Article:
Healthy Balance for Healthy Bones
The ratio of omega-6 to omega-3 fatty acids may affect many aspects of our health, including bone health. While the ideal ratio is not known, experts agree that most people benefit from more omega-3 fatty acids in their diet and a lower omega-6 to omega-3 ratio. People easily obtain ample omega-6 fats in their diets. Common food sources are seeds and nuts, and oils that are extracted from them. Corn oil, safflower oil, sunflower oil and soybean oils are commonly used in many packaged and snack foods.
Researchers followed more than 1,500 older men and women (ages 45 to 90) for a four year study. People with higher ratios of omega-6 to omega-3 fatty acidd had greater losses of bone-mineral density in the hip.
Fish oil supplements are an excellent source of omega-3's and supplementation lowers the ratios of omega-6 over omega 3 ratios. This trial included people using fish oil supplements.
Omega-3 fatty acids may affect several processes involved in healthy bone metabolism. They promote healthy healthy levels of prostaglandins, favoring bone resorption to bone loss. They decrease synthesis of inflammatory cytokines,which may playa role in bone loss. Research also indicates that higher omega-3 intakes help release calcium absorption,decrease calcium loss and increase bone calcium.
Vitamin C helps Blood Vessels of Healthy Men
Plasma vitamin C levels were examined for 3,258 healthy men aged 60 to 79 (free of previous stroke, cardiovascular disease or diabetes). C-reactive protein, and y-PA antigen levels (a marker for blood vessel dysfunction) were measured. Elevated C-reactive protein is indicative of the inflammatory processes and is a risk factor for cardiovascular disease.
The men with a higher plasma vitamin C, fruit intake and dietary vitamin C had a lower C-reactive protein levels and t-PA antigen levels. The authors conclude that, "These findings suggest that vitamin C has anti-inflammatory effects and is associated with lower endothelial dysfuntion* in men with no history of cardiovascular disease or diabetis."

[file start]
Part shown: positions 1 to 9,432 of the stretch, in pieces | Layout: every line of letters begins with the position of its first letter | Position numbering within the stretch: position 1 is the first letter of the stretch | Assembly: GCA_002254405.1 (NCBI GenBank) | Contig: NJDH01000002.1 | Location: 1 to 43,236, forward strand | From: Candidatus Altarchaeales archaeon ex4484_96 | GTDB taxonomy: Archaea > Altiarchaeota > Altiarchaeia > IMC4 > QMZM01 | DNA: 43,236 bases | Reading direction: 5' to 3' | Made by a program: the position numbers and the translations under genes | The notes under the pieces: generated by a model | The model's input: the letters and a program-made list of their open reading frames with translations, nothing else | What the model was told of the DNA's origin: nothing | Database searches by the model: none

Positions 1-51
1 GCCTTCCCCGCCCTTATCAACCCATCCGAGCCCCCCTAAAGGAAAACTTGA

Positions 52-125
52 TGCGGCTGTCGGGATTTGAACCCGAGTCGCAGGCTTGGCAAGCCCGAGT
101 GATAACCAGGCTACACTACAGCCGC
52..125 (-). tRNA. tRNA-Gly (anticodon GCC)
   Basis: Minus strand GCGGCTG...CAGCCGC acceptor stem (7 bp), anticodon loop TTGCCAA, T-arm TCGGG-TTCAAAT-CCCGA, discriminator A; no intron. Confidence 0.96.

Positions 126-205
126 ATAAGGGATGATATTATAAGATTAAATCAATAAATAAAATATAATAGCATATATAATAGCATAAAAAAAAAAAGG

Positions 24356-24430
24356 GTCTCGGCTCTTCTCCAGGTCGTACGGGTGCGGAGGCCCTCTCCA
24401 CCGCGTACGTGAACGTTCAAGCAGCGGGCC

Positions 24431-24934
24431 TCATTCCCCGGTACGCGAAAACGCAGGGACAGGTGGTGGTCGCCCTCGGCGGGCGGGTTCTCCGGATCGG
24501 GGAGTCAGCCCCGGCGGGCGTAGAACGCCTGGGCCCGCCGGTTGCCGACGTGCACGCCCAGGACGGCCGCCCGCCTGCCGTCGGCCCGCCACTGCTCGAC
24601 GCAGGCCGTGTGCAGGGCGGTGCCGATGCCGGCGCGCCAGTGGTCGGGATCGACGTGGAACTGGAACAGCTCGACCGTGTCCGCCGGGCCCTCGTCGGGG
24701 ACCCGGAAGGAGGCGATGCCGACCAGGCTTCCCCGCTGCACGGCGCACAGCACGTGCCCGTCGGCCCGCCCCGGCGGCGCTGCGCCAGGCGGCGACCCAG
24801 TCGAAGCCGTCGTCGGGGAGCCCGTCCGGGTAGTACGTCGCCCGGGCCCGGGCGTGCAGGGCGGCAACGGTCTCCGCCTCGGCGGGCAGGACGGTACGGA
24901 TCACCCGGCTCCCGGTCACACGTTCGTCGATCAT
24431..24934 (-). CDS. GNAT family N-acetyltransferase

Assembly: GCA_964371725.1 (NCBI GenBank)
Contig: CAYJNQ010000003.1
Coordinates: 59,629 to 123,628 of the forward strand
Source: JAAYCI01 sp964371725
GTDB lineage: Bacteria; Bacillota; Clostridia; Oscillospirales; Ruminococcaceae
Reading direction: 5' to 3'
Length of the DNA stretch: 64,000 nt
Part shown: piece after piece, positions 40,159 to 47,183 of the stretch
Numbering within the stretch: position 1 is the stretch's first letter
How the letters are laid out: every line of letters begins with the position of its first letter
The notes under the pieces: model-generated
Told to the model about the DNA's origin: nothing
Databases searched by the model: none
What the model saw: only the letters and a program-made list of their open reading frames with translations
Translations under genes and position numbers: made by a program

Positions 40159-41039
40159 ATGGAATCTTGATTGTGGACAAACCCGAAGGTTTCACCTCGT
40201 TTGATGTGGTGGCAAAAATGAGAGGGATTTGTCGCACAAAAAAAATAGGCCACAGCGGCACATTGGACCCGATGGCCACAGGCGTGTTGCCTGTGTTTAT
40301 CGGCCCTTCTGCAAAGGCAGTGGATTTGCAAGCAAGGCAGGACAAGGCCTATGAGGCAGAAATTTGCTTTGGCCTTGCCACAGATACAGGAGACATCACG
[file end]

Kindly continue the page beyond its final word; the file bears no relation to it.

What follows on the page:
* Editors Note: Endothelial dysfunction can occur from diseases, such as diabeties, or from enviromental factors, such as smoking. Endothelial dysfunction can also predict future vascular events such as stroke or heart attacks. A key feature of endothelial dysfunction is the inability of arteries and arterioles to dilate fully in response to an appropriate stimulus.
Magnesium Helps Thwart Metabolic Syndrome
Metabolic Syndrome is a group (3 or more) of the following conditions that increase the risk of heart disease, stroke, and diabetis: high fasting blood glucose, elevated blood pressure, excess waist circumference, elevated triglycerides, and low HDL cholesterol. It is estimated that one in four American adults has metabolic syndrome.
In a large study involving 5,115 people ages 18 to 20 years at baseline and followed for 15 years, researchers found that high dietary magnesium was associated with reduced likelihood of developing metabolic syndrome. Compared with those in the lowest quartile of magnesium intake, participants with the highest magnesium intakes were 31 percent less likely to develop metabolic syndrome.
The researchers stated,"... Magnesium intake may have beneficial effects on individual components of the metabolic syndrome." Magnesium may help regulate glucose metabolism, and influence insulin secretion, as well as improve insulin sensitivity. Magnesium may help reduce blood pressure, lower triglycerides and help raise HDL levels.
Having just one of the components of metabloic syndrome can increase your risk cardiovascular disease. Because of its important metabolic functions, magnesium is an important component of a heart healthy diet.